Washington, D.C. - Former Chairmen and senior member of the House Transportation and Infrastructure Committee Congressman Don Young today addressed a bipartisan bill to improve the United States Coast Guard’s (USCG) essential mission of protecting our nation’s oceans and waterways. H.R. 4005, the Howard Coble Coast Guard and Maritime Transportation Act of 2014, advances a number of vitally important Alaskan causes such as repealing overbearing regulations facing fishermen and vessel owners, improvements to USCG lands and housing infrastructure, and the replacement and modernization of aging USCG assets including the nation’s deteriorating icebreaker fleet.
“Today, the committee took a very important step in reauthorizing U.S. Coast Guard spending for an additional two years,” said Congressman Don Young. “We in Alaska know the critically important role the Coast Guard serves and this legislation works to support and strengthen their mission of keeping our oceans safe and our coastlines secure. While there are a number of positive improvements to the bill, I am proud of the work we could offer Alaskans and the 2,500 active duty and reservists supporting operations in our state.”
H.R. 4005, includes a number of provisions sponsored by Congressman Young to address Alaska issues, including language to support economic development on unused USCG property in Womens Bay, AK on Kodiak Island. Current law prohibits leases by the USCG on submerged or tidal lands beyond the maximum 5-years, which greatly restricts long-term planning and asset management by the USCG.
“The short term lease limitations imposed on Coast Guard lands in locations like Womens Bay greatly hinders future development projects in communities that support our Coast Guard,” said Congressman Don Young. “At a time when federal funds are scarce for infrastructure, we are letting regulations stand in the way of private development wanted by all parties. This legislation would add a small tool in the arsenal for the USCG by enabling the Commandant complete discretion on whether or not to lease submerged and tidal lands for a longer period of time.”
In his continued fight to bolster the nation’s icebreaking fleet, Congressman Young worked to include language in H.R. 4005 that requires a determination by the USCG on the feasibility of refurbishing the USCGC Polar Sea, which currently sits in port out of service. The USCG would be required to submit a business case analysis to further examine the future of leasing or purchasing new icebreakers in case refurbishing the Polar Sea is not viable.
“My colleagues in Congress may say I sound like a broken record when it comes to the current state of the nation’s icebreaking capabilities, but as it stands only one third of our already inadequate fleet is in service,” said Congressman Young. “As activity in the Arctic increases, it’s imperative for the U.S. to have every available option on the table. We can’t continue this indefinite standstill, we must seek answers to our problems and make sure we explore every option on the table, whether that means building new icebreakers or finding leasing options in the private sector.”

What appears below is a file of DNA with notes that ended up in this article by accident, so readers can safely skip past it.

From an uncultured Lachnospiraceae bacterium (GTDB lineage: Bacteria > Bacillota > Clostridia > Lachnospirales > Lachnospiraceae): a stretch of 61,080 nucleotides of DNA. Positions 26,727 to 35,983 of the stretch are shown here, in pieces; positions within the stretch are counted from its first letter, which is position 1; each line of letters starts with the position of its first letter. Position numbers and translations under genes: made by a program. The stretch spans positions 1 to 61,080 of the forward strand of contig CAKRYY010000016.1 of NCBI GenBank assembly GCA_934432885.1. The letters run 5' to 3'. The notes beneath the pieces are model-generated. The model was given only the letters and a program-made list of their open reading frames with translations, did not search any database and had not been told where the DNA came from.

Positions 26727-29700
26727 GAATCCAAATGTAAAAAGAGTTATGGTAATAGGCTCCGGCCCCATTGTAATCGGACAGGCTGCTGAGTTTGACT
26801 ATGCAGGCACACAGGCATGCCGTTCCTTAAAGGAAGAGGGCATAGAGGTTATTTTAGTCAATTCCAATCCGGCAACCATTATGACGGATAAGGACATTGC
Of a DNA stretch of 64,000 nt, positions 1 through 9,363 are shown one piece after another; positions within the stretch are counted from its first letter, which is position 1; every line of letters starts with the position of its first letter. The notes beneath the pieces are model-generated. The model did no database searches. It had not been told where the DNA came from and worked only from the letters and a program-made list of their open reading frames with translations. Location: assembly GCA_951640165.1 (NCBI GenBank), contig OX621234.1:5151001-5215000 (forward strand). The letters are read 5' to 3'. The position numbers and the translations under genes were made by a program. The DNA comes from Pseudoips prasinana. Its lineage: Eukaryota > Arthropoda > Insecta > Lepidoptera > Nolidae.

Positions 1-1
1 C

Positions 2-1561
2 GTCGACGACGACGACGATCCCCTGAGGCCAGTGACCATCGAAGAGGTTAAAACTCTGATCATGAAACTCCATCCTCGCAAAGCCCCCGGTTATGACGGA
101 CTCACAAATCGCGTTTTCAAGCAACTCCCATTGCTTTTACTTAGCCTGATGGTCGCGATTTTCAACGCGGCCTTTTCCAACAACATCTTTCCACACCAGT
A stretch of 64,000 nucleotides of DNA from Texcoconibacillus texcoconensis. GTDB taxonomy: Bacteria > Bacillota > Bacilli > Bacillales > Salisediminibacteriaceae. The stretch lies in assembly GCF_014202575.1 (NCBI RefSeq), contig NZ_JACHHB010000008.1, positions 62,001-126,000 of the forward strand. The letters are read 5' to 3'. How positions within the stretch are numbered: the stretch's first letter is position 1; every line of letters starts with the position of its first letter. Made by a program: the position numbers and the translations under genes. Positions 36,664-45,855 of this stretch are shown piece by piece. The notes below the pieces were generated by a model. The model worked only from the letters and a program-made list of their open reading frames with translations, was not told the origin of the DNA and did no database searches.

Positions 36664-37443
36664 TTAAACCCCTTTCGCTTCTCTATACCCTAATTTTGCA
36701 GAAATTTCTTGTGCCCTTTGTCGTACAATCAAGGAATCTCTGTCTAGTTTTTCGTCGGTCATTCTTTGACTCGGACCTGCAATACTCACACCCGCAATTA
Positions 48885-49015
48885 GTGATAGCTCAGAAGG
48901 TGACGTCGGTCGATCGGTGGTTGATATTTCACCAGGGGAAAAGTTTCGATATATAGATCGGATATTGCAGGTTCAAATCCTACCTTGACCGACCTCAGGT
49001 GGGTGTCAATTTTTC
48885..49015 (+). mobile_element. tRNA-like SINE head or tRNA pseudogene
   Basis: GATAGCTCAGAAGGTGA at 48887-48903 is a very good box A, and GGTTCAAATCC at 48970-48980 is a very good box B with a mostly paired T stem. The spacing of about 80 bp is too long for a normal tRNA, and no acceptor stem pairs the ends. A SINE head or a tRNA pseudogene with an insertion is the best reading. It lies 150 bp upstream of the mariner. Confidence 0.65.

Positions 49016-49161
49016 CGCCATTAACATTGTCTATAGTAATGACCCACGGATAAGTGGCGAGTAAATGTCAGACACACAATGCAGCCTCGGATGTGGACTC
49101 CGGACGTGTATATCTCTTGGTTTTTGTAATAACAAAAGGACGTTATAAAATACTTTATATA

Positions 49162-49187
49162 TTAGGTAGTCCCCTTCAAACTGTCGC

Congressman Young’s Maritime Lien Reform Act was included in H.R. 4005 and works to protect the earning power and livelihood of Alaska commercial fishing permits owners by prohibiting maritime liens from being imposed on their fishing permits. Alaska law currently prohibits liens of Alaska limited entry permits, but court rulings have subjected fishing licenses to maritime lien under the Federal Admiralty Law.
“As one of our state’s largest industries, Alaskans know the value commercial fishing has not only to Alaska but to the entire country,” said Congressman Young. “The Maritime Lien Reform Act protects a fishermen’s ability to make a profit and pay off their debts without taking away their primary source of income. For many of our fishermen, their commercial permit is their only lifeline, and without it their debts may never be paid off. This legislation is a win-win for all parties involved, the fishermen, creditors, and Alaska.”
Congressman Young has also worked to include the following provisions beneficial to Alaska in the U.S Coast Guard and U.S. Maritime Transportation bill:
- Permanently exempts owners of fishing vessels and small commercial vessels from having to obtain EPA permits before discharging such substances as rain water runoff, air conditioner condensate, and bilge water from their vessels.
- Requires regular reporting on the status of the International Maritime Organization (IMO) Polar Code negotiations, including safety for ships operating in polar waters, and the impacts on coastal communities in regards to the costs of delivering freight and fuel, as well on the safety of maritime transportation.
- Development of a National Maritime Strategy by the United States Maritime Administration (MARAD).
- Supports U.S. flagged and crewed vessels.
- Reauthorize and reform the Federal Maritime Commission.